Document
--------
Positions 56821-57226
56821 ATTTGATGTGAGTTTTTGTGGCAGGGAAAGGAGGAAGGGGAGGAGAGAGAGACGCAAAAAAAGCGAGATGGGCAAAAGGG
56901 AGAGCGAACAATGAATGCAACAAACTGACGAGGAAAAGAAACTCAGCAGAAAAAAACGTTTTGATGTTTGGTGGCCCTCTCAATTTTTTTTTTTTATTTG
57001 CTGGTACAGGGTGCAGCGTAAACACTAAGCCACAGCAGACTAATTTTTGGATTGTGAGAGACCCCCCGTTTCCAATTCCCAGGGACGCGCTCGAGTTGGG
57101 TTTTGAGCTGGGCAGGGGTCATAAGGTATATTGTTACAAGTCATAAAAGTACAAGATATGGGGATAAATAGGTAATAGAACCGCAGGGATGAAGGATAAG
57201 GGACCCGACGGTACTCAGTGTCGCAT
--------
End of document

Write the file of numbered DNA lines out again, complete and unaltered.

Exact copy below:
Positions 56821-57226
56821 ATTTGATGTGAGTTTTTGTGGCAGGGAAAGGAGGAAGGGGAGGAGAGAGAGACGCAAAAAAAGCGAGATGGGCAAAAGGG
56901 AGAGCGAACAATGAATGCAACAAACTGACGAGGAAAAGAAACTCAGCAGAAAAAAACGTTTTGATGTTTGGTGGCCCTCTCAATTTTTTTTTTTTATTTG
57001 CTGGTACAGGGTGCAGCGTAAACACTAAGCCACAGCAGACTAATTTTTGGATTGTGAGAGACCCCCCGTTTCCAATTCCCAGGGACGCGCTCGAGTTGGG
57101 TTTTGAGCTGGGCAGGGGTCATAAGGTATATTGTTACAAGTCATAAAAGTACAAGATATGGGGATAAATAGGTAATAGAACCGCAGGGATGAAGGATAAG
57201 GGACCCGACGGTACTCAGTGTCGCAT